Vanuatu MP pardons overturned
Vanuatu's President, Baldwin Lonsdale, has overturned pardons given to 14 MPs by the politician filling in, in his absence from the country.
In the latest developments in a week long political crisis in Vanuatu a group of 14 MPs have had their pardons, issued last week, revoked.
The 14 MPs, who include the deputy prime minister, Moana Carcasses, had been convicted of in the Supreme Court on Friday last week of giving and receiving corrupt payments.
But on Sunday the acting speaker, Marcellino Pipite, who was one of the convicted MPs, issued pardons for himself and 13 other MPs.
One MP, Willie Jimmy, had pleaded guilty and was not pardoned.
But as Walter Zweifel reports that has now been overturned:
WALTER ZWEIFEL: President Father Baldwin Lonsdale has moved to revoke the pardon issued by the acting president Marcellino Pipite last weekend. He said that the decision made by Mr Pipite last Sunday was against the constitution. It's taken him five days to come up with this conclusion after saying on his return to Vanuatu, the move was not acceptable. He reacted to an outcry by civil society that an MP could move one day after his conviction to pardon himself.
DON WISEMAN: He made this decision on Thursday, it was released to the public in Vanuatu today and it was quite comprehensive wasn't it? It quoted extensively from the constitution.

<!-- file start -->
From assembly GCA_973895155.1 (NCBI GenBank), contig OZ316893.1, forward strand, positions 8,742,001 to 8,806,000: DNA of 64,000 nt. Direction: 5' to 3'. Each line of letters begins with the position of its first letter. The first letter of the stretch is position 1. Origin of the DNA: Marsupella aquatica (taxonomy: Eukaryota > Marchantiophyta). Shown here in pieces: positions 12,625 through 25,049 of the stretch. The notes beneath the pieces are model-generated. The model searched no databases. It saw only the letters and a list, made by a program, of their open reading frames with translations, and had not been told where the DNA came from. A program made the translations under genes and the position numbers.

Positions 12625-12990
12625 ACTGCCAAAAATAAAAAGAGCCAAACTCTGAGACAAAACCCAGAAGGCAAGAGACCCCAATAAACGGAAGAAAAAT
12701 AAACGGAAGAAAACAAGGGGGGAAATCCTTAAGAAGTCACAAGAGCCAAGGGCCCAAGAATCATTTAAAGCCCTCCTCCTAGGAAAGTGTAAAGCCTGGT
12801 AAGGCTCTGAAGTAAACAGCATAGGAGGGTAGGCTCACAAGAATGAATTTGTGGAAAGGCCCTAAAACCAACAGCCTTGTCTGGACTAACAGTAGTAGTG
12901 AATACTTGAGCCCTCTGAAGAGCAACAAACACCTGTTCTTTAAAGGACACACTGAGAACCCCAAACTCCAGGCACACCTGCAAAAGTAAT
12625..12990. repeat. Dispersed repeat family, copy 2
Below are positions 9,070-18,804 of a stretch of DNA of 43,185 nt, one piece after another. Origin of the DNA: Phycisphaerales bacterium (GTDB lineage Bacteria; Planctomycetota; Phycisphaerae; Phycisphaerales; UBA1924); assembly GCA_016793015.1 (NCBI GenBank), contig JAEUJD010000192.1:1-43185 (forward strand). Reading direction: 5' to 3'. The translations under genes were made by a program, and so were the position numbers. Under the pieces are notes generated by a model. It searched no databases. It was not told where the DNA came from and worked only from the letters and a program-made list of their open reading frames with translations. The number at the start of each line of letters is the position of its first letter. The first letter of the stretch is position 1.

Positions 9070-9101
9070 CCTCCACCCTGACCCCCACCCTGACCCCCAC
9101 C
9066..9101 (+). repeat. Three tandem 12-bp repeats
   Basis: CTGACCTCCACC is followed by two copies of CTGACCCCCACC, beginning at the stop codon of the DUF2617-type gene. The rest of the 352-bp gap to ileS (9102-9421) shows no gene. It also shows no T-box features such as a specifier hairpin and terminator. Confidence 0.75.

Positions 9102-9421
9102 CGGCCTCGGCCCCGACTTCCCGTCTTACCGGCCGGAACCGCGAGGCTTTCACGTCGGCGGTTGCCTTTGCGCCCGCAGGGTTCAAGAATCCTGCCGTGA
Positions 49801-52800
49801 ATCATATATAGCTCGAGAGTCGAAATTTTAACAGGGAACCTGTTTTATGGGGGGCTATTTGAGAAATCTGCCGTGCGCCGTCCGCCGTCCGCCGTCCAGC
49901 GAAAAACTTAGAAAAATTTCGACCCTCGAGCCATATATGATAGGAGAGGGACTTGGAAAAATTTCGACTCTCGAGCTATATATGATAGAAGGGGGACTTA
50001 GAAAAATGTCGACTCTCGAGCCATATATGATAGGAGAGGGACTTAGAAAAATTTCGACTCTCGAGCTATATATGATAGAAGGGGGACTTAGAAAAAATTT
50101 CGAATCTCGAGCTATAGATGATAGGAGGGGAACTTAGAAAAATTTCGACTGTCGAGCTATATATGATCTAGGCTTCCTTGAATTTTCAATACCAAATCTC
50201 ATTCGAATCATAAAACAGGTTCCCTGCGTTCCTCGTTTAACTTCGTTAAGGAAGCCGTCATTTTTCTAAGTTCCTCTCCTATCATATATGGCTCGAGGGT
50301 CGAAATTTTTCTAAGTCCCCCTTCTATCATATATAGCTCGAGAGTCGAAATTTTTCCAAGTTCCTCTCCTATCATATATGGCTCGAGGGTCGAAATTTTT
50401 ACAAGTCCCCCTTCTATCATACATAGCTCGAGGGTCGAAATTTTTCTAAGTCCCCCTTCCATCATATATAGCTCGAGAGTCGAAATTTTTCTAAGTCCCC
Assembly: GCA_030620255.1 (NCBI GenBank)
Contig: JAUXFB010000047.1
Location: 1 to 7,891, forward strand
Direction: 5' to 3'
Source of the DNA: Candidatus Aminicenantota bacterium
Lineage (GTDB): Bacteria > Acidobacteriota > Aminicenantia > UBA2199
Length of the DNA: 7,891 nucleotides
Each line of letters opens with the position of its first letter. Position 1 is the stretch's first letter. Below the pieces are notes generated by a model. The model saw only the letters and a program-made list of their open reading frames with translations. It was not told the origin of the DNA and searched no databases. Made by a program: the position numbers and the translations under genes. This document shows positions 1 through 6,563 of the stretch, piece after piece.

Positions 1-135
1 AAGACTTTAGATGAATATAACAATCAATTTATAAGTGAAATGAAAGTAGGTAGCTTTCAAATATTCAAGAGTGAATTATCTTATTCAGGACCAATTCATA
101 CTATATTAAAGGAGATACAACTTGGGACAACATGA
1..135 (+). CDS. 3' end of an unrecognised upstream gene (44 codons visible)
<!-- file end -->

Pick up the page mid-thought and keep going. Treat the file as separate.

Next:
WZ: Exactly, he pointed out and probably is the key element that there was a conflict of interest that no leader should involve himself in and having the situation of the MP who is convicted and pardoning himself the day after, it's too obvious a case where this goes against the constitution.
DW: It clearly is a most remarkable series of events, yet for the Prime Minister paints it as mountains being made out of molehills?
WZ: Yeah it's quite astonishing that the Prime Minister decided not to say anything for almost a week. He was confronted by journalists during the week, where he spoke at a conference but decided to make no comment. He finally issued a statement suggesting that he himself did not believe in the veracity of this pardon process because he said that he could not make any comment because the matter was before the court. Now if he had accepted that there was a pardon and the matter had been resolved, he could have of course commented either positively or negatively about what had occurred but he decided to say that it was still before the court and that the MPs concerned were considering to appeal the ruling. His comment is also reflecting the fact that there has been no sentencing yet and that is due to be on Thursday.
DW: These MPs, it would seem very unlikely that the are going to just take this as is, we can expect other shenanigans presumably from them?
WZ: We are in a difficult situation because the opposition has lodged a motion of no-confidence and would like to have it debated on Wednesday, that is the day before the sentencing of these 14 MPs. The person who has to approve the motion is Marcellino Pipite who is one of these MPs who has been convicted. Mr Pipite has also been the central figure in this latest drama because he was the person who was the acting
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